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Tim Hortons luddism ?
April 4, 2006 11:47 AM   Subscribe

Why does one of the biggest coffee franchise across Canada will only accept cash as a payment method ? I understand that banks charge a fee per transaction but I would assume profits from sales could justify such a commodity but Tim Hortons seem the think otherwise. maybe someone could explain why such a decision is still viable in 2006.
posted by selfsck to Food & Drink (32 answers total)
 
speed of service

there is ALWAYS a line-up at Tim's, but it moves incredibly quickly. If they accepted debit they'd have to employ more people to get the lines to move as quickly.
posted by unSane at 11:49 AM on April 4, 2006


by the way, this isn't a guess. There's a notice posted on the drive-thru at the Tim's at Leslie & Lakeshore to this effect, aimed at Americans whose Tim Hortons *do* take debit.
posted by unSane at 11:50 AM on April 4, 2006


Are credit cards as ubiquitous in Canada as they are in the US? By which I mean, are there lots of people who carry absolutely no cash, and use their credit cards for even the smallest transactions? As a coffee-and-doughnut shop, the vast majority of Tim Horton's sales are going to be tiny, so as long as they can avoid paying transaction fees, dodge the cost of installing and maintaining credit card equipment, and not alienate a significant percentage of their clientele, then why bother taking credit cards at all?

In fewer words, because they can get away with it.
posted by Faint of Butt at 11:53 AM on April 4, 2006


Where do you live, selfsck? All the Tim Hortons in Edmonton take debit cards.
posted by Zozo at 11:55 AM on April 4, 2006


what unSane said, plus...

The costs of installing a high-speed debit system are large, vs. a slower phone-based system. If you go to a larger Canadian chain where they have centrally controlled registers, authorizing an Interac transaction usually takes less than 5 seconds. Wal-Mart Canada's system in particular is freakin' lightening. Compare to a smaller store where they use separate debit machines that phone a toll-free number to do the authorization. They're on the order of 20 seconds.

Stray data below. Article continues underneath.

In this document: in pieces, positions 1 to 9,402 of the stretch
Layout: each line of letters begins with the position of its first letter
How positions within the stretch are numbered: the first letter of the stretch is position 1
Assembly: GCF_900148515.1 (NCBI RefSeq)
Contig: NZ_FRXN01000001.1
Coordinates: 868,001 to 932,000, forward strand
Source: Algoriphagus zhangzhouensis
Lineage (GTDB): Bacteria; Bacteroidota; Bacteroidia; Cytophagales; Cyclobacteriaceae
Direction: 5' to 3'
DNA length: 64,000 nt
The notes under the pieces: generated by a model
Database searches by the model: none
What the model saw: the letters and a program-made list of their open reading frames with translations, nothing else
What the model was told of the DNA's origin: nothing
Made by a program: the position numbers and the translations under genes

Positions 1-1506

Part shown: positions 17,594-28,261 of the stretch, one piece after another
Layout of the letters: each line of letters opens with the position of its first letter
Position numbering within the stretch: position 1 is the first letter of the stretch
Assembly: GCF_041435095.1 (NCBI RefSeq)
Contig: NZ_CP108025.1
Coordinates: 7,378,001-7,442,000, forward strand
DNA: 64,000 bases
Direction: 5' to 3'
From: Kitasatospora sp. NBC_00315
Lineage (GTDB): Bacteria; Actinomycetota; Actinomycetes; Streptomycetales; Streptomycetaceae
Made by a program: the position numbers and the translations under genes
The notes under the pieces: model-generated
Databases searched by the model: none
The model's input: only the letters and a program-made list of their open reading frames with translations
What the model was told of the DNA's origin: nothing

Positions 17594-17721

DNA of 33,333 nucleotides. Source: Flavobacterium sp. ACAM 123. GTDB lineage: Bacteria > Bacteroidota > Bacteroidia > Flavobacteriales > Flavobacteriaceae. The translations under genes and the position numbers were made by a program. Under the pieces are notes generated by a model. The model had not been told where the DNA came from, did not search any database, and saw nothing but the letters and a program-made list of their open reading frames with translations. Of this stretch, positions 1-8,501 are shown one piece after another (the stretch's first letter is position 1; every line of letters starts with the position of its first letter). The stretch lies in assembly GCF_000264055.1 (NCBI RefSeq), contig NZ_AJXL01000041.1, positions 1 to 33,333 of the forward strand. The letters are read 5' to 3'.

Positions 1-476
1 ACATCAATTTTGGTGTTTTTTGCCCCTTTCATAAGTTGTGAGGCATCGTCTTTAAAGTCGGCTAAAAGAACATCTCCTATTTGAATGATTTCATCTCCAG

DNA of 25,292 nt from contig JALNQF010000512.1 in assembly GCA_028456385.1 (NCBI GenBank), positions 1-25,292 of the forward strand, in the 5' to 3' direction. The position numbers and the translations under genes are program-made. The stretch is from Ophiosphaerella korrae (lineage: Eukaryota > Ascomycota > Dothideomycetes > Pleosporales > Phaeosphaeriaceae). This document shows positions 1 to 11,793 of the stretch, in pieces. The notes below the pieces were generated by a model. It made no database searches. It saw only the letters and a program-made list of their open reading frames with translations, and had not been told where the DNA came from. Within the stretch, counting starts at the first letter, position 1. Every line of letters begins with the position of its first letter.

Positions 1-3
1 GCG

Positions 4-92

An extra 20 second delay for every other transaction at Tim Hortons (if you use Interac, you really really like it apparently) would shut down our country.

On Preview: FaintOfButt, to some extent, but Interac is the home-grown debit system we love.
posted by chuma at 11:58 AM on April 4, 2006


Sorry, chuma. I was unaware of Interac, and my US-centric brain just leapt straight from cash to credit, with no stops at debit in between.
posted by Faint of Butt at 12:00 PM on April 4, 2006


I understand. It's much easier to put together a nationwide payment system when you only have five banks to coordinate (at the time) versus thousands and thousands.
posted by chuma at 12:01 PM on April 4, 2006


FOB: Yeah, plastic's just as ubiquitous here.

The cost of installing and running a terminal, which can be probitively expensive for small independent businesses, wouldn't be too large an expense for a hugely popular chain like Tim Horton's. unSane nailed it, it's all about the speed of service.

(Although I could have sworn I've seen at least a few Hortonseses with interac/credit card terminals).
posted by Alvy Ampersand at 12:03 PM on April 4, 2006


Are credit cards as ubiquitous in Canada as they are in the US? By which I mean, are there lots of people who carry absolutely no cash, and use their credit cards for even the smallest transactions?